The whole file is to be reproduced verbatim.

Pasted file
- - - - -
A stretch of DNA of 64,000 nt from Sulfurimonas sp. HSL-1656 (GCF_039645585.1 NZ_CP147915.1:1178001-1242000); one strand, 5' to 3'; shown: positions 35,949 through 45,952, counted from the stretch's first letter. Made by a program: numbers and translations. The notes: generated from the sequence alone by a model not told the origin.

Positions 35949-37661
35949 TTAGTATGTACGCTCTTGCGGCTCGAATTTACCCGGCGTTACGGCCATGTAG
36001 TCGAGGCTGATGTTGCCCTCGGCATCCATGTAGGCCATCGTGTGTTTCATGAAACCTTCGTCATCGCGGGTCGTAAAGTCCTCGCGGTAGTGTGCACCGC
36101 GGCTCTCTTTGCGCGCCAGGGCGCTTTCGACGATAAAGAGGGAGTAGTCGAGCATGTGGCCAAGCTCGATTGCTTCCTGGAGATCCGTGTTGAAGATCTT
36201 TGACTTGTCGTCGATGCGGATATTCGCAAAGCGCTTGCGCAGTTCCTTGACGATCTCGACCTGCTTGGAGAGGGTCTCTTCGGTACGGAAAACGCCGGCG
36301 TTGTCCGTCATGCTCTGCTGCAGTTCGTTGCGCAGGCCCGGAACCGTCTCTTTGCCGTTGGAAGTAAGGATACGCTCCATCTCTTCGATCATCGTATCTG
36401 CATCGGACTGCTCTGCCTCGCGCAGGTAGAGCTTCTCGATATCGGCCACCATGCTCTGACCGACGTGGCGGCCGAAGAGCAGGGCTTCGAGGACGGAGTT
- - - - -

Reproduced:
A stretch of DNA of 64,000 nt from Sulfurimonas sp. HSL-1656 (GCF_039645585.1 NZ_CP147915.1:1178001-1242000); one strand, 5' to 3'; shown: positions 35,949 through 45,952, counted from the stretch's first letter. Made by a program: numbers and translations. The notes: generated from the sequence alone by a model not told the origin.

Positions 35949-37661
35949 TTAGTATGTACGCTCTTGCGGCTCGAATTTACCCGGCGTTACGGCCATGTAG
36001 TCGAGGCTGATGTTGCCCTCGGCATCCATGTAGGCCATCGTGTGTTTCATGAAACCTTCGTCATCGCGGGTCGTAAAGTCCTCGCGGTAGTGTGCACCGC
36101 GGCTCTCTTTGCGCGCCAGGGCGCTTTCGACGATAAAGAGGGAGTAGTCGAGCATGTGGCCAAGCTCGATTGCTTCCTGGAGATCCGTGTTGAAGATCTT
36201 TGACTTGTCGTCGATGCGGATATTCGCAAAGCGCTTGCGCAGTTCCTTGACGATCTCGACCTGCTTGGAGAGGGTCTCTTCGGTACGGAAAACGCCGGCG
36301 TTGTCCGTCATGCTCTGCTGCAGTTCGTTGCGCAGGCCCGGAACCGTCTCTTTGCCGTTGGAAGTAAGGATACGCTCCATCTCTTCGATCATCGTATCTG
36401 CATCGGACTGCTCTGCCTCGCGCAGGTAGAGCTTCTCGATATCGGCCACCATGCTCTGACCGACGTGGCGGCCGAAGAGCAGGGCTTCGAGGACGGAGTT